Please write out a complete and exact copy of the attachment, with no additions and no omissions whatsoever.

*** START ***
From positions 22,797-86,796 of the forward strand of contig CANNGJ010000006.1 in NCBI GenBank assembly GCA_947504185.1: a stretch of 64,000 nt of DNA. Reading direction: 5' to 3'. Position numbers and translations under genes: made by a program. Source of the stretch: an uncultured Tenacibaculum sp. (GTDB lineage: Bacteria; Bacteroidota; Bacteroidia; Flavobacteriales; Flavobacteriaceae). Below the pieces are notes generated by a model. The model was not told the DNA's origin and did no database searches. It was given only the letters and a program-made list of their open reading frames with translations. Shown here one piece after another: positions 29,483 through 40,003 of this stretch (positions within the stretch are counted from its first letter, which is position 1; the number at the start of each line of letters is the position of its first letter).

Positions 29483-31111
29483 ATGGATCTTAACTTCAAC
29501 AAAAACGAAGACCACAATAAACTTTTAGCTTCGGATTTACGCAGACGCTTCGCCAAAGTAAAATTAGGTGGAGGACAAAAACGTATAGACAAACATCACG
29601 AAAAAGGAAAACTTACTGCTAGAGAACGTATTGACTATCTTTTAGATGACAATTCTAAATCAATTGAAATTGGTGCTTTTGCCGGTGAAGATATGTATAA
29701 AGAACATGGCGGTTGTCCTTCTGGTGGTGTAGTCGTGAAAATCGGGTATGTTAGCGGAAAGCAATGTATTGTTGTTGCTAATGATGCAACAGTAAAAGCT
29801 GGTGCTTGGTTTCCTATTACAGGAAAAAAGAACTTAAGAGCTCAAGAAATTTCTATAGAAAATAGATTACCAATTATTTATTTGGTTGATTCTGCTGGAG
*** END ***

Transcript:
From positions 22,797-86,796 of the forward strand of contig CANNGJ010000006.1 in NCBI GenBank assembly GCA_947504185.1: a stretch of 64,000 nt of DNA. Reading direction: 5' to 3'. Position numbers and translations under genes: made by a program. Source of the stretch: an uncultured Tenacibaculum sp. (GTDB lineage: Bacteria; Bacteroidota; Bacteroidia; Flavobacteriales; Flavobacteriaceae). Below the pieces are notes generated by a model. The model was not told the DNA's origin and did no database searches. It was given only the letters and a program-made list of their open reading frames with translations. Shown here one piece after another: positions 29,483 through 40,003 of this stretch (positions within the stretch are counted from its first letter, which is position 1; the number at the start of each line of letters is the position of its first letter).

Positions 29483-31111
29483 ATGGATCTTAACTTCAAC
29501 AAAAACGAAGACCACAATAAACTTTTAGCTTCGGATTTACGCAGACGCTTCGCCAAAGTAAAATTAGGTGGAGGACAAAAACGTATAGACAAACATCACG
29601 AAAAAGGAAAACTTACTGCTAGAGAACGTATTGACTATCTTTTAGATGACAATTCTAAATCAATTGAAATTGGTGCTTTTGCCGGTGAAGATATGTATAA
29701 AGAACATGGCGGTTGTCCTTCTGGTGGTGTAGTCGTGAAAATCGGGTATGTTAGCGGAAAGCAATGTATTGTTGTTGCTAATGATGCAACAGTAAAAGCT
29801 GGTGCTTGGTTTCCTATTACAGGAAAAAAGAACTTAAGAGCTCAAGAAATTTCTATAGAAAATAGATTACCAATTATTTATTTGGTTGATTCTGCTGGAG